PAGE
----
April 27, 2007 | Posted in: ESV,General | Author: Crossway Staff @ 8:27 am | (2) Comments »

Read the ESV on Your iPod

Tired of using your iPod for audio and video? Wish you could read the Bible on a 3-inch screen? Then podBible is for you. It has the complete ESV New Testament in a set of files browsable on your iPod—for free.

Go to podBible.org

April 25, 2007 | Posted in: Digital,ESV | Author: Crossway Staff @ 8:37 am | (9) Comments »

New “Bible for Life” Radio Spots (April 2007)

We’ve released six new spots in the “Bible for Life” radio campaign. Each one-minute spot has someone reading a passage from the ESV and meditating on it.

This month features Kristyn Getty, Leslie Montgomery, one about John Newton, and others.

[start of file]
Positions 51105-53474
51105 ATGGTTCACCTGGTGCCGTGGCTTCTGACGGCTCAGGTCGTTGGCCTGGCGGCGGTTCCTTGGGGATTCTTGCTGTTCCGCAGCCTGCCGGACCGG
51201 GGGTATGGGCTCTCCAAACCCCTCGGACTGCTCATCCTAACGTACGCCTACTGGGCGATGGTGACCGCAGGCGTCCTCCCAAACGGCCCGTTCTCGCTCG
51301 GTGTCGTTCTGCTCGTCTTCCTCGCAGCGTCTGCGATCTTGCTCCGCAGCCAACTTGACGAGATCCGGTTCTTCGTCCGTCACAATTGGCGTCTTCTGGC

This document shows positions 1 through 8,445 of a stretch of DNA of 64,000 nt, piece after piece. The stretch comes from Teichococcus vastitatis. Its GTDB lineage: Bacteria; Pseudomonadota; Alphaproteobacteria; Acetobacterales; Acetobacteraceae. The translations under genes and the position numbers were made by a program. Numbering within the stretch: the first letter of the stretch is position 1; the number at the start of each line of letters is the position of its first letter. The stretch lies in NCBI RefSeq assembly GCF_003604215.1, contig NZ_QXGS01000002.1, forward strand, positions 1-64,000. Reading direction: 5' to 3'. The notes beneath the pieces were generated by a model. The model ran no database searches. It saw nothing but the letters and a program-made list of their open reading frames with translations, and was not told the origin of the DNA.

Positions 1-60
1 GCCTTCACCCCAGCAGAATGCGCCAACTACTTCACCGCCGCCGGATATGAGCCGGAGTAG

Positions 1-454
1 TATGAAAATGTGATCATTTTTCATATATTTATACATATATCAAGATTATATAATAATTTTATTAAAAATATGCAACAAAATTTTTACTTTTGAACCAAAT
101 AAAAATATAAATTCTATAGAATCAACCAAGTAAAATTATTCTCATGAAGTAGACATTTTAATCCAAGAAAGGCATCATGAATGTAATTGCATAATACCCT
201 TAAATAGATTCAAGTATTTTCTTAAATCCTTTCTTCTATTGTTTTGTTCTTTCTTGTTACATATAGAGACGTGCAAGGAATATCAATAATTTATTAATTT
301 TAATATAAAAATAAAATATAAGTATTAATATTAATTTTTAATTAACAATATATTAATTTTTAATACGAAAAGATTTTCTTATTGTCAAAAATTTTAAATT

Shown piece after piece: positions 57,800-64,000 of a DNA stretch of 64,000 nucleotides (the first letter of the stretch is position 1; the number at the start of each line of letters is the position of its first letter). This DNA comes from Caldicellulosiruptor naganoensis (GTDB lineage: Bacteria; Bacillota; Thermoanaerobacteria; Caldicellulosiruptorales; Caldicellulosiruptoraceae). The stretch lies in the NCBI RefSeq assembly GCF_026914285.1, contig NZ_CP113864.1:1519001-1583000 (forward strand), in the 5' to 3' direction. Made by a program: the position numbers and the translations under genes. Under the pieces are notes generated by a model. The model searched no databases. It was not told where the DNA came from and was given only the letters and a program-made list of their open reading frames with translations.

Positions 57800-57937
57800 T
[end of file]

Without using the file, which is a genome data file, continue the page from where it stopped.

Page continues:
Listen to all the spots at www.bibleforlife.org.

April 23, 2007 | Posted in: ESV,General | Author: Crossway Staff @ 8:09 am | Comments Off »

Pocket Testament League Publishes ESV Gospel of John

The Pocket Testament League has published an ESV Gospel of John. Here’s what they say about it:

Blueprint for Life

If you’re having your home remodeled, your roof done, or just getting a plumber to fix a leak, you’ll appreciate this powerful tool for sharing your faith with tradespeople. Architects, electricians, construction workers and others will immediately relate to this cover design, with the easy-to-read ESV edition of the Gospel of John inside. Includes a Plan of Salvation and other standard features.

About this cover: This image of a blueprint with lumber and other tools of the construction trade will create an instant connection with anyone involved in the building industry. Don’t forget to bring a copy with you when you visit your local home building supplies retail store!

Also read their press release.